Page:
Folsom Projectile Technology: An Experiment in Design, Effectiveness, and Efficiency
Author(s): David A Hunzicker
J. Whittaker: Used 25 F points replicated by Patten (80 counting reuse after damage and reshaping), hafted 5 ways, fired with crossbow at 30-35 m/s perpendicularly into beef carcass ribs. Foreshafts on 220 cm, 240 gm shafts to simulate atlatl. Fluting helps hafting - easier to fit convex foreshaft notch interior to flute surface than usual concave notch interior to lenticular point, but labor intensive. Hafted to full length of flutes.
Foreshaft types all performed similarly regarding break types. Break types: snap 30%, crush 21%, edge damage 15%, burination 12%, impact flute 8%, longitudinal split 3%, complex + snap 11%. Foreshafts rated on manufacture cost, pentration, durability, and point preservation. Of 108 shots, 32% between ribs to lethal depth, 42% hit rib but still lethal depth, 26% failed to penetrate 40 cm (judged as lethal). The 73 rib impacts damaged 73 pts (18 destroyed), 18 foreshafts, and 3 mainshafts - foreshafting protects main shaft. Hafting protected point - most damage to tip, point could be rejuvenated as in Ahler + Geib model = highly maintainable. 39% of shots minor damage, 32% no damage, 12% major damage, 17% total destruction of point. Average survival of 4.6 shots. Fragment frequency compared with archaeological finds. Rejuvenation index based on length reduction allows assessment of relative numbers of uses of archaeological assemblage points, then 75% lethality rate allows estimate of number of kills represented [as he notes, this is getting rather far from evidence; too many intervening variables of technology and human skill, eg accurate hits, experiment was not with atlatl etc].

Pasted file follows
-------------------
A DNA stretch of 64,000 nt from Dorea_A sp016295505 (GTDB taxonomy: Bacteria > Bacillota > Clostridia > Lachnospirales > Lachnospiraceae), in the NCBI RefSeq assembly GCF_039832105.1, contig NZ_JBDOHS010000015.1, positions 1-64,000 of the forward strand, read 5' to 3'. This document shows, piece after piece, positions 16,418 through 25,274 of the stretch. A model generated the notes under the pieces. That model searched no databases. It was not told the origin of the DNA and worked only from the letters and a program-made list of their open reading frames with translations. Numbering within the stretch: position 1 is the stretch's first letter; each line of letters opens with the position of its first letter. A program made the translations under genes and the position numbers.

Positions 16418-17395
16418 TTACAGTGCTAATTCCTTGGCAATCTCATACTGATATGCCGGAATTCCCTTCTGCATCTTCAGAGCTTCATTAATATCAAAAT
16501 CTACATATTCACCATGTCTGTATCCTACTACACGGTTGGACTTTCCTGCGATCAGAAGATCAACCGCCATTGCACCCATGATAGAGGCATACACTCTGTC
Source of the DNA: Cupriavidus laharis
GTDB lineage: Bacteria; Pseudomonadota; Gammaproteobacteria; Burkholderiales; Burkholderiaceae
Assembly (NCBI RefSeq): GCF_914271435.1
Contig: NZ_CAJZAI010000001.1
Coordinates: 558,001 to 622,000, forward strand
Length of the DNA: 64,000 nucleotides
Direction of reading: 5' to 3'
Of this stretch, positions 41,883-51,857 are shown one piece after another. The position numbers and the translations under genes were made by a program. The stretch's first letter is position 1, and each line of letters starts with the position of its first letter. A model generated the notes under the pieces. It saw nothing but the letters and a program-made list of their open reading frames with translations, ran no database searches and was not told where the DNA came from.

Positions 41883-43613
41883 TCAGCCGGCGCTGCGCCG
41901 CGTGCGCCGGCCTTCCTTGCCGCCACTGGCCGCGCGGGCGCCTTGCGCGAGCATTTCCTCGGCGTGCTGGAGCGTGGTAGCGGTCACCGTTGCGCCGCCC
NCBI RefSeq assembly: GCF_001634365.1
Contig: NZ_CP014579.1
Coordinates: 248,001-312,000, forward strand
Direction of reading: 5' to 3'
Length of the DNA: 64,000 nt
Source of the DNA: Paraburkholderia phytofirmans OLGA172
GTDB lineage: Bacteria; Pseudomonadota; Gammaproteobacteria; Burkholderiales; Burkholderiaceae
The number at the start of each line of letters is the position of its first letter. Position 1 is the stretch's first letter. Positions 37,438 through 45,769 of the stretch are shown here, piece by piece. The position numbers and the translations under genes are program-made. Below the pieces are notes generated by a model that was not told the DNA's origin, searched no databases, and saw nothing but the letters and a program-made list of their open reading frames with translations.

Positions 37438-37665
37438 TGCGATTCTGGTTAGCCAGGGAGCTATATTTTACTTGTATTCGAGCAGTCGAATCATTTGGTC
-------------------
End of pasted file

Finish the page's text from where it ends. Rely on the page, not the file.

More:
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Folsom Projectile Technology: An Experiment in Design, Effectiveness, and Efficiency. David A Hunzicker. Plains Anthropologist. 53 (207): 291-311. 2008 ( tDAR id: 423335)
min long: -129.199; min lat: 24.495 ; max long: -66.973; max lat: 49.359 ;
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ExArc Id(s): 10146